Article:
Let all who love Religion and their Liberty join against the common Enemies, and let them be accused that shall not seek the Preservation of their Neighbour Nation, both in Religion and Laws, as their own; as knowing that the ruin of one will prove the ruin of both. And knowing well (as having from their own Counsels discovered it) that the Ruin of both was intended, and that it was ever their Plot and Purpose, that if they could not engage our dearest Brethren, and Neighbour Nation in a War for our Destruction; then to give us some ill assured Peace which might bind our Hands, and hold us quiet, until the Yoak of Bondage were more heavily and unremovably laid upon our Brethren of England by the help of such an Army as was pretended to be gathered against us, rooting out the Godly People, and Active Spirits of that Nation, and all those, who as good Patriots, stand well affected to Religion, and their just Liberties, and might be suspected would dare stir for the Defence and Maintenance of either, and thereafter easily find Ground to brake again with us, when they were once assured that we were like to stand alone: And all the Benefit of our Peace should be, to belast destroyed.

And as we attest the God of heaven, that those and no other are our Intentions, so upon the same greatest attestation do we declare, That for atchieving those ends, we shall neither spare our Pains, Fortunes, nor Lives, which we know cannot be more profitably and honourably spent. That we shall not take from our Friends and Brethren, from a Thread even to a Shoe-Latchet, but for our own Moneys, and the just Payment: That we come amongst them as their Friends and Brethren, very sensible of their by-past-Sufferings, and present Dangers both in Religion and Liberties, and most willing to do them all the good we can, like as we certainly expect that they from the like sense of our hard Condition and intolerable Distress which hath forced us to come from our own Country) will join and concur with us in the most Just and Noble Ways for obtaining their and our most just Desires. And when our own Monies and Means are spent, we shall crave nothing but upon sufficient Surety of Payment how soon possibly it can be made, what is necessary for the Entertainment of our Army, which we are assured so many as love Religion and the Peace of both Kingdoms will willingly offer, as that which they know we cannot want, and their wise foresight will provide the way to furnish Necessaries, and to receive the Surety. This Course being kept by both sides, will neither harm our Brethren (for they shall be satisfied to the last Farthing nor our selves who look for a Recompence from the Rich Providence of God, for whose sake we have hazarded the loss of all Things.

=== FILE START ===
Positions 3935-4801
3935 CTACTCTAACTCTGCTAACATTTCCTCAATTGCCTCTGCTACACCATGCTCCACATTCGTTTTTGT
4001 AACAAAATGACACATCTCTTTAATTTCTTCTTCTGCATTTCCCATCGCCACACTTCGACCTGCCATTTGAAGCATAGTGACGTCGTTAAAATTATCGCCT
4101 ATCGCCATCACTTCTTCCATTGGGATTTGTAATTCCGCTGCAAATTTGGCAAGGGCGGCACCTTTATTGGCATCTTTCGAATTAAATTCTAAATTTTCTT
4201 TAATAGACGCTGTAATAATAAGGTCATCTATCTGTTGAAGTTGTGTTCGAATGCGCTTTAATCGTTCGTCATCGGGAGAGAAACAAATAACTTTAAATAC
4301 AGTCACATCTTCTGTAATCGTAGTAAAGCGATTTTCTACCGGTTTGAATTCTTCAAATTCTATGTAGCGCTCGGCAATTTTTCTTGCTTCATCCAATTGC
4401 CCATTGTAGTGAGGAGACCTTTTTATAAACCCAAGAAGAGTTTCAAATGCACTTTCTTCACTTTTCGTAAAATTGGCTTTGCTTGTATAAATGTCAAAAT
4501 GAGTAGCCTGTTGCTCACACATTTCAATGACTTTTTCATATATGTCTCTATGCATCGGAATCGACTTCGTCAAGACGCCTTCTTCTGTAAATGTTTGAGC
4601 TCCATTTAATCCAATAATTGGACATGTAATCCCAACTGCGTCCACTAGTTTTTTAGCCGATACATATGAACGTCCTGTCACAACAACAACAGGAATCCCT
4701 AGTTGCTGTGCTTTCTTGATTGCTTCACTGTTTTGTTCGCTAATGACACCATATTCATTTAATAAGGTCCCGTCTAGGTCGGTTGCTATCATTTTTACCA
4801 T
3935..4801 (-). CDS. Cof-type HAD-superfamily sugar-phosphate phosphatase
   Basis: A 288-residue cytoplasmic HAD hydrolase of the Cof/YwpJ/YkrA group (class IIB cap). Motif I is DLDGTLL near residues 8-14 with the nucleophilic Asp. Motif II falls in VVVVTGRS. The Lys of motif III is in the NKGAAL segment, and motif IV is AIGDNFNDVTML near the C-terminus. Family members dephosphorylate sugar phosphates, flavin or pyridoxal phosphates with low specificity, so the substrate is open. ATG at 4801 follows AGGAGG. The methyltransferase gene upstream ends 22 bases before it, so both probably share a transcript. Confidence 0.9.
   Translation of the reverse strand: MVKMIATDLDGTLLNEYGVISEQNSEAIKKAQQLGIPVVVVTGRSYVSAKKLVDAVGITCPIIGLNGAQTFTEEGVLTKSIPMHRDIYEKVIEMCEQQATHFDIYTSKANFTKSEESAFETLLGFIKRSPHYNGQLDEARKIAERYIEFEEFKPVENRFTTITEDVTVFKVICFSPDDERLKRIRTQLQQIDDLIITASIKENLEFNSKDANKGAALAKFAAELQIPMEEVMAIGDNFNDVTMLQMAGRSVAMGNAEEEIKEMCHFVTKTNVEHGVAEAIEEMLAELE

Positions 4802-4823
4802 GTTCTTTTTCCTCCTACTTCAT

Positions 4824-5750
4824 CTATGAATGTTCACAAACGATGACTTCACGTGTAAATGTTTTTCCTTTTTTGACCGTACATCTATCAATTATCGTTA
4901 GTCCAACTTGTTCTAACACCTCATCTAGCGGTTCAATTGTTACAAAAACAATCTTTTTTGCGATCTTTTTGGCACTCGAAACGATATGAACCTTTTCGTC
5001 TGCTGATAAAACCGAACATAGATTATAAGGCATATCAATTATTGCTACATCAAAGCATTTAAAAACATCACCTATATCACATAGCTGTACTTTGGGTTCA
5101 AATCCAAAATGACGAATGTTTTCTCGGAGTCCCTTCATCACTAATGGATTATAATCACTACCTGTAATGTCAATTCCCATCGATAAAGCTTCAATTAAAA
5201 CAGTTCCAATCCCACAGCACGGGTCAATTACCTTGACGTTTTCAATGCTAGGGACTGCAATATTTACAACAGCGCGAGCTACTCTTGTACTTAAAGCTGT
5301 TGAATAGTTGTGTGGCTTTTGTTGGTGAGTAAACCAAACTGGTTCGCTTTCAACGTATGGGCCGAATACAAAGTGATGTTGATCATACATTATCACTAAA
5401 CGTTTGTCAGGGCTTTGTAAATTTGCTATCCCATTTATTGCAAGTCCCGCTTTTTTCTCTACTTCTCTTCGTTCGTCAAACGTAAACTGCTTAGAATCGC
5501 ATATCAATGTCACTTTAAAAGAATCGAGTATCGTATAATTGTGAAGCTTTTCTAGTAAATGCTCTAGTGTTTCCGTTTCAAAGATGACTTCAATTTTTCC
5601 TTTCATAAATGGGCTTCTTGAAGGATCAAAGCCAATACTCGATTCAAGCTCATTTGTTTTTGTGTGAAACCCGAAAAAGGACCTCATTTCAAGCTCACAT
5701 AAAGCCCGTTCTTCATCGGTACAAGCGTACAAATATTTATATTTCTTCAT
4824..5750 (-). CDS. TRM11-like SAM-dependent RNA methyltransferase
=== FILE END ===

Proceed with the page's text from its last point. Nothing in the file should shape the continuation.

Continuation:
The Escapes of some Soldiers (if any shall happen) we trust shall not be imputed to us, who shall labour by all Means to prevent them more carefully, and punish them more severely than if done to our selves and in our own Country. Our professed Enemies the Papists, Prelates with their Adherents, and the Receivers of their Goods and Geer, we conceive will be more provident than to refuse us necessary Sustentation, when they remember what counsel was given by them for Declaring all our Possessions to be forfeited, and to be disposed of to them as well deserving subjects.

We shall demand nothing of the King's Majesty but the settling and securing of the true Religion and Liberties of this Kingdom, according to the Constitutions and Acts of the late Assemblies and Parliament, and what a just Prince oweth by the Laws of God and the Country to his grieved Subjects, coming before him with their humble Desires and Supplications. Our abode in England shall be no longer time than in their Parliament, our just Grievances and Complaints may be heard and Redressed, sufficient Assurance given for the legal Trial and Punishment of the Authors of their and our Evils; and for reforming and enjoying their and our Religion and Liberties in Peace, against the Machinations of Romish contrivance acted by their degenerate Countrymen. Our returning thereafter shall be with Expedition in a peaceable and orderly Way, far from all Molestation; and we trust the effect shall be against Papists, the extirpation of Popery; against Prelates, the Reformation of the Church; against Atheists, the flourishing of the Gospel; and against Traitors and Firebrands, a perfect and durable Union and Love between the two Kingdoms; which he grant who knoweth our Intentions and Desires, and is able to bring them to pass. And if any more be required, God will reveal it, and go before both Nations, and if God go before us, who will not follow, or refuse to put their Necks to the Work of the Lord?